No Mix 'N' Match
No-one could accuse any of these companies of explaining the current situation in simple terms, so I put my own summing-up to them for comment. Denon and Yamaha helpfully OK'd it. Despite reminders, at the time of going to press Pioneer and Onkyo had yet to respond.


In short, there is no native compatibility between HEOS, MusiCast and the Onkyo/Pioneer systems. Or to put it simply, you can't mix and match components from the different brands. New networking hardware from all these traditional companies now offers some degree of 'native' access to online streaming services such as Spotify, Deezer and Tidal. Some older models may be upgradeable by software downloads, but check with the company or dealer.

All three traditional companies are now making new models 'work with Sonos', or updating some slightly older models to work with Sonos. What the companies don't clearly state is that 'working with Sonos' will usually need extra interface equipment, notably the Sonos Connect box, which will set you back £350. However, this comes with 'old-fashioned' analogue and digital audio inputs and outputs, which enable 'traditional' hi-fi components to hook into the Sonos networked world.


All the traditional hi-fi companies, and Sonos too, are now adding voice control from Amazon Alexa and sometimes also Google Voice. But whereas Sonos gear has a built-in multi-microphone array, traditional hi-fi hardware will usually need to be connected to a separate device such as the Amazon Echo Dot that listens for voice commands. Again this is often not made clear.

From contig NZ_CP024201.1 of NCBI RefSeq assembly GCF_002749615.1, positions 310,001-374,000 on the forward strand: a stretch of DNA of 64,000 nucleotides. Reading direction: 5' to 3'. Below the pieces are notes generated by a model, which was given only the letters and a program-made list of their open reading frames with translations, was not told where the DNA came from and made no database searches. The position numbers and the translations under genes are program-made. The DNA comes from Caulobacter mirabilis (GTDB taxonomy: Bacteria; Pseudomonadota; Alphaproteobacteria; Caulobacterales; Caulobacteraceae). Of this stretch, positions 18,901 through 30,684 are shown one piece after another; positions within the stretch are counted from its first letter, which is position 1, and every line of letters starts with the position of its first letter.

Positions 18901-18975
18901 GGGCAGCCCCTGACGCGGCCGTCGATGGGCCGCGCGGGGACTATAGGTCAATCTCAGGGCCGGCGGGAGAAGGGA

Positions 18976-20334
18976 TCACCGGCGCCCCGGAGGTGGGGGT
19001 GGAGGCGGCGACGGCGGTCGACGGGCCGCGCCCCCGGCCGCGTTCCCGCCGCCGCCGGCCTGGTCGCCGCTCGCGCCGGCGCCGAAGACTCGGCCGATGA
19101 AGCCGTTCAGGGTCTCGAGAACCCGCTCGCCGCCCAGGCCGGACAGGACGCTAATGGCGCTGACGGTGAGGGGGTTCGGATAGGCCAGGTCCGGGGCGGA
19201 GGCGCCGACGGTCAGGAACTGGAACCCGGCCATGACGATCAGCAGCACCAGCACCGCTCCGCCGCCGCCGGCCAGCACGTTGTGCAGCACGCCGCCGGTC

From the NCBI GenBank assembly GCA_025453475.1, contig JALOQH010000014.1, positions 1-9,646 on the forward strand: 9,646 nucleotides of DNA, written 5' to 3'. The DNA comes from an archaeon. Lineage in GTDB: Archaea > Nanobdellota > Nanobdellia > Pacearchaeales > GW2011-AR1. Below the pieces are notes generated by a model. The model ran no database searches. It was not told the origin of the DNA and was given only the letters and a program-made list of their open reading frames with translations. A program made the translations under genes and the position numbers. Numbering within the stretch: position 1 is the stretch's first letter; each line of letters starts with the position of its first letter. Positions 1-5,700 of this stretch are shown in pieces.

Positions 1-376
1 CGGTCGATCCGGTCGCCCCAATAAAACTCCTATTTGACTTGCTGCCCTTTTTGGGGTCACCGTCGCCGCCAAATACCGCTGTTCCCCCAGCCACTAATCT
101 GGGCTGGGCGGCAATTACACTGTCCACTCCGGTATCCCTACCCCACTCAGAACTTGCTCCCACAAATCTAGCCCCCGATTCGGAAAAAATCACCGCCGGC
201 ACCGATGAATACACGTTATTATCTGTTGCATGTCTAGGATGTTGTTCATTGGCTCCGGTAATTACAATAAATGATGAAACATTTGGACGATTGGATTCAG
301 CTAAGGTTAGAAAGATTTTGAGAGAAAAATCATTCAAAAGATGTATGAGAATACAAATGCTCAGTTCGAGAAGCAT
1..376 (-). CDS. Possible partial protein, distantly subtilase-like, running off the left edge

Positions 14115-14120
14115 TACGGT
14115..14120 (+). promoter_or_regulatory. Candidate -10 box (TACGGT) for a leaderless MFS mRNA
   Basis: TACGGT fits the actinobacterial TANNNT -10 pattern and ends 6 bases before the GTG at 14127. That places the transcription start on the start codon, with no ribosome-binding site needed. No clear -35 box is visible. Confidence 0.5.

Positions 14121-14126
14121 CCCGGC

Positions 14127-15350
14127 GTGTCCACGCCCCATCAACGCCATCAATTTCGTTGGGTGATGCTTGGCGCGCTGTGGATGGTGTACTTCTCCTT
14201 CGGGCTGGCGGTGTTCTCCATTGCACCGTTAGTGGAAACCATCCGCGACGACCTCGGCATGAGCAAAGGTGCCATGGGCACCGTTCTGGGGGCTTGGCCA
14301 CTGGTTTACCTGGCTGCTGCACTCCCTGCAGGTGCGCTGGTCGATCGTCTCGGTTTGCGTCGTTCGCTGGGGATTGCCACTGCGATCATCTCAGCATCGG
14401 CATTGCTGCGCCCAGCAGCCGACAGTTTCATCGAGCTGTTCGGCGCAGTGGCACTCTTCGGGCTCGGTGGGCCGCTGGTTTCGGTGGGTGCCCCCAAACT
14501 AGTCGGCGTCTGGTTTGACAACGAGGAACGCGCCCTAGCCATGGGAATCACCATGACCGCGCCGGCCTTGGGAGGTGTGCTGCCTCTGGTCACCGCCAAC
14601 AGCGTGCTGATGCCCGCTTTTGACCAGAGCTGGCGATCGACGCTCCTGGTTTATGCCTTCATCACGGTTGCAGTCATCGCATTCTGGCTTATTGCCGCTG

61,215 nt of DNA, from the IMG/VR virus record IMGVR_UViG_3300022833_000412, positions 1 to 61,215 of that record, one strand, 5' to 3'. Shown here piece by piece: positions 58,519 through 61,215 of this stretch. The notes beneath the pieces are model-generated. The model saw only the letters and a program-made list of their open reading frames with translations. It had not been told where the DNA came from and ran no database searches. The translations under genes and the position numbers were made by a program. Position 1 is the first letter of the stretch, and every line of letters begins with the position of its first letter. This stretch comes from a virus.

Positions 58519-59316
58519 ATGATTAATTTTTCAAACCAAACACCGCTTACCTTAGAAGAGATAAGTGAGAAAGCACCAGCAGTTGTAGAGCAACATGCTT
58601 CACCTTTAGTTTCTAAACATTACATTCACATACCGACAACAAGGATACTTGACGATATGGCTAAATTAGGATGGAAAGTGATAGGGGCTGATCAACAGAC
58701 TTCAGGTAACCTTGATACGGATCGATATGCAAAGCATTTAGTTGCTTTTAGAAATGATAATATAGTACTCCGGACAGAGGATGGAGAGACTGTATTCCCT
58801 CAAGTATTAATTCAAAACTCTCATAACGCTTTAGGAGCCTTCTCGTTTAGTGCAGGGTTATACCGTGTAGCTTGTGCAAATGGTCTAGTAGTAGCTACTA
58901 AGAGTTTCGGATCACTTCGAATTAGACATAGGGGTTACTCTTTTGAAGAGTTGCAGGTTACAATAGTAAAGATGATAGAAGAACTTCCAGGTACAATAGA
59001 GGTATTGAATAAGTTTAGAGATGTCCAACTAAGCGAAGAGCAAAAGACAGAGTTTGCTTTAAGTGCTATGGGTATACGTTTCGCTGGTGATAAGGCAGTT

In the future, new 5G wireless technology will offer higher data and network speeds, along with other significant benefits. This will create a clean slate and a golden opportunity for new 'open' industry standards for home networking. Whether the hi-fi industry embraces that opportunity remains to be seen.

A good starting point for anyone wanting to get a feel for the new knob-less audio world is to spend £30 or £40 (depending on current deals) on an Amazon Echo Dot. The Dot uses home Wi-Fi to connect to the Internet, a simple 3.5mm jack lead (or Bluetooth wireless) to connect to a traditional hi-fi, and a phone or computer app to let Alexa voice control both music access and play (and a lot of other fun stuff too).

See our Sidebar for some practical help on getting things working. It could well save you a lot of frustration.

Computer Audio
Meanwhile, readers who wish to explore using computers in their own right to store and playback music might want to re-visit HFN Aug and Sep '16 for our two-part Investigation into 'Computer audio for beginners'.

A final thought. What you pay the record industry to download or stream music is on top of what you pay an ISP for the enabling data. And when too many people in the same house or in the same street are online at the same time, data speeds can plummet and glitch audio.

I wonder what would have happened if online access had arrived first and physical media like CDs, and radio broadcasting, had then been invented…